Preoperative, operative, and postoperative variables between the groups were investigated, including hospital mortality and morbidity rates, such as neurologic events, perioperative infarction, renal insufficiency, rhythm disturbances, respiratory failure, hospital length of stay, in-hospital death and reoperations for excessive postoperative bleeding or ischemia.

Mid-term follow up

Mid-term follow-up was achieved by direct telephone contact with the patient, family, primary care physician, or cardiologist. If necessary, additional information was obtained from patient's hospital and office records. The endpoints were return to work rates, disease specific quality of life (QOL) using Seattle Angina Questionnaire (SAQ). The SAQ is a 19-item disease-specific self-administered questionnaire assesses physical limitation, angina frequency, treatment satisfaction and disease perception/QOL[10]. Higher scores on SAQ subscales indicate better levels of functioning. Patients were classified as employed at baseline if they were working full- or part-time or were on sick leave, with expectation of returning to work for such patients was defined as working full- or part-time at follow-up.

Statistics

Results are expressed as the mean value ± standard deviation. Microsoft Excel was used for all statistical data processing. Data were examined univariately by the ANOVA test for continuous variables, and the χ2 analysis was used for discrete data. After completion of the propensity model, a propensity score for mortality was calculated from the logistic equation for each patient. Then, on this basis, patients were sorted by propensity and compared within five quintiles [11]. Survival curves were drawn on an actuarial basis using the Kaplan-Meier technique. Statistical significance was considered at a value of p < 0.05. Data were analyzed using SPSS 13.0 (SPSS).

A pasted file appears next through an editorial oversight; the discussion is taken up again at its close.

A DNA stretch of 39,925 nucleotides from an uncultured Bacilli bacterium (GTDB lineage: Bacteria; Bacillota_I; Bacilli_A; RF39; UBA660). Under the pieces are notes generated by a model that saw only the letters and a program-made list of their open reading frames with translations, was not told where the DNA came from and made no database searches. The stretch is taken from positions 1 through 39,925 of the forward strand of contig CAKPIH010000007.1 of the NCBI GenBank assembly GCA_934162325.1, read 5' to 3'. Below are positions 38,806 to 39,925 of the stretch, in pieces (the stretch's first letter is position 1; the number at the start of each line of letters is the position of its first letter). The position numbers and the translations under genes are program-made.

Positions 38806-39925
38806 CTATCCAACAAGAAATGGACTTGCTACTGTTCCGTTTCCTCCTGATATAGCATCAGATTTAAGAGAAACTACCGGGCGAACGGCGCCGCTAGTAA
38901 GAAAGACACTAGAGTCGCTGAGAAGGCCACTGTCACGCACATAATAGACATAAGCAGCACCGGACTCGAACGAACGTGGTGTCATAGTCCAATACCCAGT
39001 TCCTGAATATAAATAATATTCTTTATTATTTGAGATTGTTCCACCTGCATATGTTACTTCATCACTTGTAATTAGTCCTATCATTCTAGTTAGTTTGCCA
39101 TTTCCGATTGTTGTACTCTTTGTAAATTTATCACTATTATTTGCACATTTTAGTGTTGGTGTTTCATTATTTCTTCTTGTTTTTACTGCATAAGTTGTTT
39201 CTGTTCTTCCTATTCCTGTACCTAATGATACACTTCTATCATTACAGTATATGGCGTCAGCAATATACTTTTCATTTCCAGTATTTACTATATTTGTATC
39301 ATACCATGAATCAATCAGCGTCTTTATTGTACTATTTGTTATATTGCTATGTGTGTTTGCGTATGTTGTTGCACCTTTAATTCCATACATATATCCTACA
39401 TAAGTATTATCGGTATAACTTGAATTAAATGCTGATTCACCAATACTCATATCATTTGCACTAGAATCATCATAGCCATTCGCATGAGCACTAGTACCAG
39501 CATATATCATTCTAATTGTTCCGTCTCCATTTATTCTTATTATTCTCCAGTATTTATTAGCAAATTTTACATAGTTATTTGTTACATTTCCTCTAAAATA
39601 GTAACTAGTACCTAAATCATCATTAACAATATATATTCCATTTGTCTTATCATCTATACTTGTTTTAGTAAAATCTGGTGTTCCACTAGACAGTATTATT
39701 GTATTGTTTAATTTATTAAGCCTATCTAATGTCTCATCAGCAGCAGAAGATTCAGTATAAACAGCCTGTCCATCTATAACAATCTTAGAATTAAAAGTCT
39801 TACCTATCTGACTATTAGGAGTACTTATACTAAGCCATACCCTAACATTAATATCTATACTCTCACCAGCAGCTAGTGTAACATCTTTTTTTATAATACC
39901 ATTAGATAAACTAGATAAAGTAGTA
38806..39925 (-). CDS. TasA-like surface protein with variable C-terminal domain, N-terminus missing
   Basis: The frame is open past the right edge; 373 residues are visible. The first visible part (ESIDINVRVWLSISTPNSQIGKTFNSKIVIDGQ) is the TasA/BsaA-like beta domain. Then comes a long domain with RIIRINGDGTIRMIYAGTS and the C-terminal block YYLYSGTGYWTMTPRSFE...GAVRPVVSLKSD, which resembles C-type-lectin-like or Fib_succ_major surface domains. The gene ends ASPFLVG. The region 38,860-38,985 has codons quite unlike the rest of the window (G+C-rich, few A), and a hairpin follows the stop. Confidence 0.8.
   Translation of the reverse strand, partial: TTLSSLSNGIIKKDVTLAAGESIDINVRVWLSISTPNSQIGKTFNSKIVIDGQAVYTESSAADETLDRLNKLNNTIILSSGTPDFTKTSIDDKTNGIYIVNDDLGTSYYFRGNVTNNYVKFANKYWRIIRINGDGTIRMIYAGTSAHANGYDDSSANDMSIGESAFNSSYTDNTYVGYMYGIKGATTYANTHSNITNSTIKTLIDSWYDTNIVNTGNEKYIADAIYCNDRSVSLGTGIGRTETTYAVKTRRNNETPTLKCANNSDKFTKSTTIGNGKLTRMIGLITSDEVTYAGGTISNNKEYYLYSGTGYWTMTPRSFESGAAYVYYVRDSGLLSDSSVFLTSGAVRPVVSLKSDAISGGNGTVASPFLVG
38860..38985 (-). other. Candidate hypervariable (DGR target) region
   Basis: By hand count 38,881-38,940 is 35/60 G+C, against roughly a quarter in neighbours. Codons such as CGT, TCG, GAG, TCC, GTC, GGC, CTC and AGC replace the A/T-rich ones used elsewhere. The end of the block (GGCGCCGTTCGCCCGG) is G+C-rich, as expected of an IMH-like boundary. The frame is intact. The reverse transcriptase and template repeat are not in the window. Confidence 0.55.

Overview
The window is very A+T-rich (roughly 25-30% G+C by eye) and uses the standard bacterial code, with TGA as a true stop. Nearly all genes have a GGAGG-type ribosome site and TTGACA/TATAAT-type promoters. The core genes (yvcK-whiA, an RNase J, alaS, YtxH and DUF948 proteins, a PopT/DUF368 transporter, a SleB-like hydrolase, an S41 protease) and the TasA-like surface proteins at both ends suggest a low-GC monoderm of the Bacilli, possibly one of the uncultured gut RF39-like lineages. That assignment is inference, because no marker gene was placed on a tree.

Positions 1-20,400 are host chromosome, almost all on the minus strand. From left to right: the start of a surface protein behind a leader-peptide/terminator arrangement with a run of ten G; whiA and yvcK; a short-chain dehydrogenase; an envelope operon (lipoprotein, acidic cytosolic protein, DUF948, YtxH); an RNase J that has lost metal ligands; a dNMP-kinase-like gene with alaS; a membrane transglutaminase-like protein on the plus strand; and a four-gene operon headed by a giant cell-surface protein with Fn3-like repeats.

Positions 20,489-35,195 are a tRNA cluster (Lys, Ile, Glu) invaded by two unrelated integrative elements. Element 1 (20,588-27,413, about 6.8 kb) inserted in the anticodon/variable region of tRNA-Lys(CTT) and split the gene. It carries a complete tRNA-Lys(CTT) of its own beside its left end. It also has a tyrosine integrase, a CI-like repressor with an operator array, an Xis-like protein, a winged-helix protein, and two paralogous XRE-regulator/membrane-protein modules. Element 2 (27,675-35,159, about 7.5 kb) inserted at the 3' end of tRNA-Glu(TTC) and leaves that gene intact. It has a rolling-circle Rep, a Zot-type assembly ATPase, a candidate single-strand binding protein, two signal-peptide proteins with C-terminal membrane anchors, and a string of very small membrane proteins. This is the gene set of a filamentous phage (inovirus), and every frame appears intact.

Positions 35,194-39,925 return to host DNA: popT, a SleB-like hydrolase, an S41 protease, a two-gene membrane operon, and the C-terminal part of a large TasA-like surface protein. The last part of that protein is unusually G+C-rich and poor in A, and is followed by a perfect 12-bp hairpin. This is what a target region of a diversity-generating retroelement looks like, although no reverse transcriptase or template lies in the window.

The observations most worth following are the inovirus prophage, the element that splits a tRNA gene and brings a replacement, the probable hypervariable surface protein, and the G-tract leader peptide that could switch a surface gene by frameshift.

Results

Perioperative characteristics

There was no significant difference in the number of grafts used between the two groups (Table 2). Group A patients received 3.3 ± 0.6 grafts per patient, while group B patients had 3.1 ± 0.5 (p = 0.36). There was no significant difference in the use of left internal mammary artery (LIMA), right internal mammary artery and radial arterial grafts in the two groups. The distribution of distal anastomosis was similar between the two groups: 3.8 ± 0.5 in group A, and 3.6 ± 0.3 in group B (p = 0.24). Completeness of revascularization did not differ between the two groups (group A 87.3% vs. group B 86.9%; p = 0.18). Coronary thrombendarterectomy was required in 16(7.2%) cases, without group differences.
Table 2

Operative Data

Variables

Group A (n = 115)

N (%)

Group B (n = 106)

N (%)

p Value

Number of grafts

Mean = 3.3 ± 0.6

Mean = 3.1 ± 0.5

0.36

Grafts, n(%)

   

   2 SVG

18 (15.6)

19(17.9)

0.14

   3 SVG

71 (61.7)

67(63.2)

0.26

   4 SVG

26 (22.6)

20 (18.9)

0.13

   LIMA

95 (82.6)

85(80.2)

0.64

   RIMA

2 (1.7)

3 (2.8)

0.08

   Radial

25 (21.7)

20(18.8)

0.19

Distal anastomosis(n)

Mean = 3.8 ± 0.5

Mean = 3.6 ± 0.3

0.24